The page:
« ZurückWeiter »
The illness should attend it. What thou wouldnt
highly, That wouldst thou holily; wouldst not play false,
And yet wouldst wrongly win. So much inherent ambition in a character, without other vice, and full of the milk of human kindness, though obnoxious to temptation, yet would have great struggles before it yielded, and as violent fits of subfequent remorse.
If the mind is to be medicated by the operations of pity and terror, surely no means are so well adapted to that end, as a strong and lively representation of the agonizing struggles that precede, and the terrible horrors that follow wicked actions. Other poets thought they had sufficiently attended to the moral purpose of the drama in making the furies pursue the perpetrated crime. Our author waves their bloody daggers in the road to guilt, and demonstrates, that as soon as a man begins to hearken to ill suggestions, terrors environ, M
and fears distracthim. Tenderness and conjugal love combat in the breasts of a Medea and a Herod in their purposed vengeance.
Personal affection often weeps on the theatre, while jealousy or revenge
whet the bloody knife; but Macbeth's emotions are the struggles of conscience ; his agonies are the agonies of remorse. They are leffons of justice, and warnings to innocence. I do not know that any dramatic writer, except Shakespear, has set forth the pangs of guilt separate from the fear of punishment. Clytemnestra is reprefented by Euripides as under great terrors, account of the murder of Agamemnon ; but they arise from fear, not repentance. It is not the memory of the affaffinated husband which haunts and terrifies" her, but an apprehension of Vengeance
from his surviving fon : when she is told Orestes is dead, her mind is again at ease. It must be allowed, that on the Grecian stage, it is the office of the chorus to moralize, and to point out, on every occasion, the advantages
of virtue over vice. But how much less affecting are their animadversions than the testimony of the person concerned ! Whatever belongs to the part of the chorus, hás hardly the force of dramatic imitation. The chorus is in a manner without personal character, or interest, and no way an agent in the drama: We cannot fympathize with the cool reflections of these idle spectators, as we do with the sentiments of the persons in whose circumstances and situation we are interested:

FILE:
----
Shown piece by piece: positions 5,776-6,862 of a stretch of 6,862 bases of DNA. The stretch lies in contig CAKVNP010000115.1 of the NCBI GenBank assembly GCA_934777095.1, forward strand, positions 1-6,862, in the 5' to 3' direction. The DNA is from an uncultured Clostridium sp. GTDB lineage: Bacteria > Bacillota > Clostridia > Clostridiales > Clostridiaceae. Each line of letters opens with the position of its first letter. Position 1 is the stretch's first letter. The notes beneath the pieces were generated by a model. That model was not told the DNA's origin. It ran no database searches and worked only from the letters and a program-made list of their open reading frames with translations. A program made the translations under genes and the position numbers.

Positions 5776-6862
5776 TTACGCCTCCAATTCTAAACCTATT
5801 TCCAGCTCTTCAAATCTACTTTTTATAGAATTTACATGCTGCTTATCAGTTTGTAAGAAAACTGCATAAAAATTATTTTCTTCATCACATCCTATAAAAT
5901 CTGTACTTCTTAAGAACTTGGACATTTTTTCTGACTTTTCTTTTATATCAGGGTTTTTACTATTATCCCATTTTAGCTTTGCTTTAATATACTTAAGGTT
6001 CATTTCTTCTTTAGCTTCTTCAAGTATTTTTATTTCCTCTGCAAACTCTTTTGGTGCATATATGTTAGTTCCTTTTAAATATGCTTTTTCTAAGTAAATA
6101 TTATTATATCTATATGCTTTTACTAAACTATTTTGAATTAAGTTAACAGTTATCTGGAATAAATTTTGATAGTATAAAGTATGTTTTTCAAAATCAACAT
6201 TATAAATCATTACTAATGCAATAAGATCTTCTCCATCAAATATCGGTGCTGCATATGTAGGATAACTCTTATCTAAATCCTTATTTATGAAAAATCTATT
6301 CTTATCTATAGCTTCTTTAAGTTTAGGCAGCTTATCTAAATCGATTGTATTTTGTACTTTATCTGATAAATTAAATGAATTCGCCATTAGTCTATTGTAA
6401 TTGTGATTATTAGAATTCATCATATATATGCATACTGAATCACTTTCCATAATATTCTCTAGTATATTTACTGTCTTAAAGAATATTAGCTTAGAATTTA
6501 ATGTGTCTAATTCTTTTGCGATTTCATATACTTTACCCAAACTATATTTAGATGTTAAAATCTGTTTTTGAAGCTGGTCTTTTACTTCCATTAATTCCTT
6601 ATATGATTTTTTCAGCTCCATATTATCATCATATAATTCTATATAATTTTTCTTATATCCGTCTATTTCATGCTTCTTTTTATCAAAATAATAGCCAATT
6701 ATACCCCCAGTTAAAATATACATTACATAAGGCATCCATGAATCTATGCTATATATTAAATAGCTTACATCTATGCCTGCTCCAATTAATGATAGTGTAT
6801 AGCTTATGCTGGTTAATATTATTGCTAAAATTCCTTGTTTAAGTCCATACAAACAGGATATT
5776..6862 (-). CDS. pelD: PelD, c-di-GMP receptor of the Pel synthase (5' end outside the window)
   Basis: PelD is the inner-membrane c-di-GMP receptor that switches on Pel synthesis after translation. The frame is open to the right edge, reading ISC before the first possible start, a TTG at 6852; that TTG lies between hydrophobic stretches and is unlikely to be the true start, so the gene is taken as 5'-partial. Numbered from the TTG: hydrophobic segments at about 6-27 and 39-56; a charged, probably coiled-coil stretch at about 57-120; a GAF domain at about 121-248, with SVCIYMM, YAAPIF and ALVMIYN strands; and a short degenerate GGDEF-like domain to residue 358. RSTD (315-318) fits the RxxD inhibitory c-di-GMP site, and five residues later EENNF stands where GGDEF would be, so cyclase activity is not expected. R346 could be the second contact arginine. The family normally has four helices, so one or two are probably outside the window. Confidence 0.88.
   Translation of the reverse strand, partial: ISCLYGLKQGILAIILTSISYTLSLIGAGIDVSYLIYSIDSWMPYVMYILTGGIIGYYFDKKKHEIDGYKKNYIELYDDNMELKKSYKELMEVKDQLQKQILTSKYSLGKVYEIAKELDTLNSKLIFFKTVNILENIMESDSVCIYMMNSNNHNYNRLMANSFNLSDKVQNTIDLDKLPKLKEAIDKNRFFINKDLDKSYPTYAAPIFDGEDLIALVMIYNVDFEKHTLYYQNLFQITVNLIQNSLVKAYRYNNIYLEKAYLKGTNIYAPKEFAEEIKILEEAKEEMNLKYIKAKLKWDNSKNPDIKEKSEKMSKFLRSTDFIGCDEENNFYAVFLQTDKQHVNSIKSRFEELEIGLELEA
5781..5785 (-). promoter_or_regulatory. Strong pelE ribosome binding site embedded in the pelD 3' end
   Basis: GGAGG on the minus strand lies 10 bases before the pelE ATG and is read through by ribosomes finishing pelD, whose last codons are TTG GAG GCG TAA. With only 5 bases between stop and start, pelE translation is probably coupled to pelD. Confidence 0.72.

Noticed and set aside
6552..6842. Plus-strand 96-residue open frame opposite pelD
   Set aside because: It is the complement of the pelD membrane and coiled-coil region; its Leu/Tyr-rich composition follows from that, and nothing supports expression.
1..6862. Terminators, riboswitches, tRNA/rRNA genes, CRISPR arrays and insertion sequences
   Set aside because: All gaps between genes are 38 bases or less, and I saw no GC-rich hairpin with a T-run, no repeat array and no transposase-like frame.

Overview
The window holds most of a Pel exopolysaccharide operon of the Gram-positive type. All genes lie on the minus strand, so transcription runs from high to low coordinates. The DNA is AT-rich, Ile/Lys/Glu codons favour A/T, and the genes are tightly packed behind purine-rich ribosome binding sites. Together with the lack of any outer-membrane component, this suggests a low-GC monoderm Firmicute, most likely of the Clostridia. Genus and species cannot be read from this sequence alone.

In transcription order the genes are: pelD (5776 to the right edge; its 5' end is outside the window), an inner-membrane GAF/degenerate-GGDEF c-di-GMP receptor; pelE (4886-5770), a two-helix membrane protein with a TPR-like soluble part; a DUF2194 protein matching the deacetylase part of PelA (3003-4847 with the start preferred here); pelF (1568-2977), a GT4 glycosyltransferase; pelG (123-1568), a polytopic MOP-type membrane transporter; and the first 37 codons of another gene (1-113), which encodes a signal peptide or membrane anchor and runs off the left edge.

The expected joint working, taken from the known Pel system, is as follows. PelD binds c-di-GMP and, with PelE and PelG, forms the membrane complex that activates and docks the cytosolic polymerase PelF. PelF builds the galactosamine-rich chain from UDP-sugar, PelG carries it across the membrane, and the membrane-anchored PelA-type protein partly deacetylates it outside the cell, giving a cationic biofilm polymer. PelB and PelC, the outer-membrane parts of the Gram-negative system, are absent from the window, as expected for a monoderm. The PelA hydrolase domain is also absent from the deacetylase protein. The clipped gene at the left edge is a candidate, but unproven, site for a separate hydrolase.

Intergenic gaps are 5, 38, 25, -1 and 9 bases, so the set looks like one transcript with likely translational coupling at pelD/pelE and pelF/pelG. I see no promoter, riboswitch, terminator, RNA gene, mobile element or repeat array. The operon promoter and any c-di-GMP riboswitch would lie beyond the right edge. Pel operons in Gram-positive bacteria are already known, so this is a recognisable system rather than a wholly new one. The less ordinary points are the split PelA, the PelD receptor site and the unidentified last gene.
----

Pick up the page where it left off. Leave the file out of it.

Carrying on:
The heart of man, like iton and other metal, is hard, and of firm resistance, when cold, but, warmed, it becomes malleable and ductile. It is by touching the passions, and exciting sympathetic emotions, not by sentences, that the tragedian must make his impressions on the spectator.
I will appeal to any person of taste, whether the following fpeeches of Wolsey, in another play of Shakespear, the first a foliloquy, the fecond addressed to his fervant Cromwell,
in which he gives the testimony of his experience, and the result of his own feelings, would make the same impression, if uttered by a set of speculative fages in the episode of a chorus.
Weary and old with service, to the mercy
Vain pomp and glory of this world, I hate ye;
More pangs and fears than war or women have :
Never to hope again.
Let's dry our eyes, and thus far hear me, Cromwell ;
Found thee a way, out of his wreck, to rise in
Mark but my fall, and that which ruin'd me;
well, Thou fall'It a blessed martyr. Serve the king;